LocationCentral Park, Chippendale 2008, Australia.
Text description provided by the architects. This project integrates the plant equipment for a tri-generation plant with the historic Carlton and United Brewery building on the fringe of the Sydney CBD. The Brewery precinct, which dates from the early twentieth century, is located in the centre of this six hectare site, now known as Central Park.
It is the largest group of retained heritage buildings on site and will provide the most direct representation of the Brewery which existed on the site until 2005. The built form of the project needed to provide a memorable expression of this important new technology within the urban context while also meeting the demanding technical requirements of the cooling towers and enhancing the heritage significance of the buildings.
We developed an innovative formal solution to this problem where the form of the new work arose from the integration of complex profile of the existing roofline with the organic regular form of the plant equipment within. The transparency of the mesh was minimised, enhancing the solidity of the form while providing permeability for the cooling towers which need large volumes of air intake. This form was wrapped in custom made zinc mesh sheets, like fabric draped over a curved frame.
Fittingly, the new plant room hovers over the former Old Boiler House, the original power station for the site which operated in various formats until it was decommissioned in the 1980s. The original inverted pyramid coal hoppers are retained in situ within the new zinc clad enclosure and informed the volume of the base of the structure. We have extended the detailing tradition of buildings on this site. The detailing generally was intended to be direct, utilitarian and industrial this can be seen in the close up details of the steel.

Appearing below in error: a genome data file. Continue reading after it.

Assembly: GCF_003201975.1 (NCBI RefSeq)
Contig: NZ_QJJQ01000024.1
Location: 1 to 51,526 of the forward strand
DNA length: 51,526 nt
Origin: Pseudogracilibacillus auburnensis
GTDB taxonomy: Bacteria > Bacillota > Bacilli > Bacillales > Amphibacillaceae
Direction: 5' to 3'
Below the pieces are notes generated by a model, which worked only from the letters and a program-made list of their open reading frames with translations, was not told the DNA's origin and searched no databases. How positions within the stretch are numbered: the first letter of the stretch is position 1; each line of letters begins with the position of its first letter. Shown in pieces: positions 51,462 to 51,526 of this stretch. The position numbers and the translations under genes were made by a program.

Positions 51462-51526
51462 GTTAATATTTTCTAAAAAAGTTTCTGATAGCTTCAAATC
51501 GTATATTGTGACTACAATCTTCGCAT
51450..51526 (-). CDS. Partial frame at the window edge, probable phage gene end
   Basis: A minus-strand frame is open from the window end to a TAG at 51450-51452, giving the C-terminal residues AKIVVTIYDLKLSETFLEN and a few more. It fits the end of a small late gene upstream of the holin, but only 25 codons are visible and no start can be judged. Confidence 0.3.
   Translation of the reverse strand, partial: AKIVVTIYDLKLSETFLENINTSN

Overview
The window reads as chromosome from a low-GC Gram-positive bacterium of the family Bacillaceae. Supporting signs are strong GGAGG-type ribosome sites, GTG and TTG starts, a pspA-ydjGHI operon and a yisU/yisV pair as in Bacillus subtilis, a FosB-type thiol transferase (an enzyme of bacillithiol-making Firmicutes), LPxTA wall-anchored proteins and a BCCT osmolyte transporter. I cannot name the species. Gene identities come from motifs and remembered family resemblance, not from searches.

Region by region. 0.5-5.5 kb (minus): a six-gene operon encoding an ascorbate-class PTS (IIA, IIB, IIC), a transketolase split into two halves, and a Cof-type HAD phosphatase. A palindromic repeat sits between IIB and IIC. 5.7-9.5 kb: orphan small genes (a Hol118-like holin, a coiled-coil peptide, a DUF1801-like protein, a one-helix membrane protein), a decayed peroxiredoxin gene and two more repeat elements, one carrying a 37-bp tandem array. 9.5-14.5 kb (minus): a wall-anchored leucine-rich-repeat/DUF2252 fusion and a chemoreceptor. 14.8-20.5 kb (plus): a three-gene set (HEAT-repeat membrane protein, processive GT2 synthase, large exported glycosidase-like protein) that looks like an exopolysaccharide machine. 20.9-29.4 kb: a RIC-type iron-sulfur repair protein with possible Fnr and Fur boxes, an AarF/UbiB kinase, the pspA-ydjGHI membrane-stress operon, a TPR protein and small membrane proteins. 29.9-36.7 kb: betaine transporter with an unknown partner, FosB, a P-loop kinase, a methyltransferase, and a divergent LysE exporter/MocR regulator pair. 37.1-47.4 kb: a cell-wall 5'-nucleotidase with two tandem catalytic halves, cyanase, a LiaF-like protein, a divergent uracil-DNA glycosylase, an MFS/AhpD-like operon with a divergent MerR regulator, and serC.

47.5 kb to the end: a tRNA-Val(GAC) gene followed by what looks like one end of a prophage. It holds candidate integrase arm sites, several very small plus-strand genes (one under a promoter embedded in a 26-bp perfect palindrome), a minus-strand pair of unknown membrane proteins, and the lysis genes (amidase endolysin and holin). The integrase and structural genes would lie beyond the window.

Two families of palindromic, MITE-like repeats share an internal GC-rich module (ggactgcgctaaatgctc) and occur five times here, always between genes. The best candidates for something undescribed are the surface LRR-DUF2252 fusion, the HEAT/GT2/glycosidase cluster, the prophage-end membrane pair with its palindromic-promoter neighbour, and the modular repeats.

Within the building supporting the cooling towers, steel bolts and plate connections for the new steel work are clearly expressed as these will be visible in the final iteration of the adaptive re-use of the building. The new slab housing the cooling towers is supported by industrial scaled steel portal frames - the beam of the portal frame is 1.2m deep and spans over twenty metres.
This project delivers significant community benefits through both the provision of a highly energy efficient method of supplying power as well as hot and cold water to a significant new mixed use development on the fringes of the city as well as providing a model of how this new technology can be integrated with an important historic structure. The design both respects this fabric as well as making this vital new technology a memorable part of the urban context. This design solution required close collaboration with our client, the heritage consultant, technical services consultants and both tri-generation and faade mesh contractors to resolve these issues and meet our ambitious design agenda through a staged GMP delivery process.